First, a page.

Darwin's iguanas help Galapagos restoration

Darwin's iguanas help Galapagos restoration
By Doloresz Katanich with Reuters
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As part of an ambitious restoration project, an ancient species of land iguana returned to Santiago Island after 200 years.


The Galápagos Islands inspired the naturalist Charles Darwin to form his theory of evolution during his travels there in the 19th century.

The archipelago, which lies 1,000 km from the Ecuadorian coast, is a UNESCO World Heritage Site but has one of the most fragile ecosystems in the world. There are large scale efforts to improve wildlife conservation for these islands.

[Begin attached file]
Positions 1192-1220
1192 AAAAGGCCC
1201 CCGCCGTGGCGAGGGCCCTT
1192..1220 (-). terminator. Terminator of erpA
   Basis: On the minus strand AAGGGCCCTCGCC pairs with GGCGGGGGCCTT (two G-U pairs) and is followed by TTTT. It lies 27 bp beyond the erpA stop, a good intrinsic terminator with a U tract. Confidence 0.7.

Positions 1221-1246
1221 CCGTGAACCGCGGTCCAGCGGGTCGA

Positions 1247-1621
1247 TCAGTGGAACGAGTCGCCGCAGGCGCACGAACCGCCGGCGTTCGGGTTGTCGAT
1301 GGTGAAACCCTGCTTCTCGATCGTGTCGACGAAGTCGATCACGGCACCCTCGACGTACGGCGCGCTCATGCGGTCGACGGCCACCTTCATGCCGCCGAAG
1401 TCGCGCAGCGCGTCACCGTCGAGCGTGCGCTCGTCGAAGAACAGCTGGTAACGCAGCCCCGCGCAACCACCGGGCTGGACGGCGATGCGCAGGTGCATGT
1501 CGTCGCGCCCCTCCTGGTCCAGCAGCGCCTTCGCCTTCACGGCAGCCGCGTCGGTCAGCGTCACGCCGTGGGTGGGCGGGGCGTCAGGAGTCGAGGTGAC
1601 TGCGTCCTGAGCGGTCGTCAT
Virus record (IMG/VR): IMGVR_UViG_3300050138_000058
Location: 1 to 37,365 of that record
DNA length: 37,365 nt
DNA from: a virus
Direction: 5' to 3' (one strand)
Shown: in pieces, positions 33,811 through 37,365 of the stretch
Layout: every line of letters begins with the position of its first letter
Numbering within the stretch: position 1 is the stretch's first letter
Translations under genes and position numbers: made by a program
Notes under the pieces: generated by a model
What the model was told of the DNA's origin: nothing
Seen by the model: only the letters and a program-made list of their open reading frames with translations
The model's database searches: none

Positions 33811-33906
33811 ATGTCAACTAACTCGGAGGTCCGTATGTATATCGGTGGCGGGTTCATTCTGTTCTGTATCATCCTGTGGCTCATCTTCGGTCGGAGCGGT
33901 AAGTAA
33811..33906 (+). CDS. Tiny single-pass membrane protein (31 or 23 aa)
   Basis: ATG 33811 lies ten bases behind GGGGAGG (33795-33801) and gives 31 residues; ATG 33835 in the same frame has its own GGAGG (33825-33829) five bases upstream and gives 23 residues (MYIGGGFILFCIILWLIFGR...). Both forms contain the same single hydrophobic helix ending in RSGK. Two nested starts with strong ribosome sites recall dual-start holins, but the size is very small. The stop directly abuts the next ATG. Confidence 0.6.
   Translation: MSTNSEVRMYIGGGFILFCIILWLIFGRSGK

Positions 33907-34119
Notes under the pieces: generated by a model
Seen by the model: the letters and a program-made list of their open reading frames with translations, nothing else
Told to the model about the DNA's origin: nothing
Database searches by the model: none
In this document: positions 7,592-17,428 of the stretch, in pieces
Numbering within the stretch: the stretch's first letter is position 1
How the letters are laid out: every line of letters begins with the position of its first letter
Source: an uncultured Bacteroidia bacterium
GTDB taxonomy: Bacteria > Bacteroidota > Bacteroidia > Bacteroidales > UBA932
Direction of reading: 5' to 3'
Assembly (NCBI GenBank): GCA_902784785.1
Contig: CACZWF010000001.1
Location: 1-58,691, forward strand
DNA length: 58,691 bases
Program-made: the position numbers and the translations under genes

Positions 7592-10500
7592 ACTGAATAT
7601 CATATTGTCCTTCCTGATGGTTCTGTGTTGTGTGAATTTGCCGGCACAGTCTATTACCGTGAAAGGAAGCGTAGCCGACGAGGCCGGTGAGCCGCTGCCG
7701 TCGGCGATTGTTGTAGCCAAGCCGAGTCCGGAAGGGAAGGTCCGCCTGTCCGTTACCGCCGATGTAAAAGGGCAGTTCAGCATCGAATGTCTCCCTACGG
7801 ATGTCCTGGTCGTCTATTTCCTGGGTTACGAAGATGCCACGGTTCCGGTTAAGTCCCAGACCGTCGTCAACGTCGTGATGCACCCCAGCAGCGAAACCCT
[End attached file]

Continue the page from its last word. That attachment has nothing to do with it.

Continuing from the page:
Tourism to the islands is limited, as well as the number of inhabitants, yet several species became extirpated, notably the land iguanas from Santiago Island. The last one was documented by Darwin in 1835.

Invasive species wiped the island clean of iguanas — an ecological void that has now been filled thanks to an ambitious restoration project. Since 2000, conservationists and ecologists have been removing some human-introduced animals from Santiago Island, such as wild pigs and goats, in the hope of restoring this Galapagos island to its former ecological glory. The next step was to reintroduce the iguanas.

Click on the video above to see learn more about the project.

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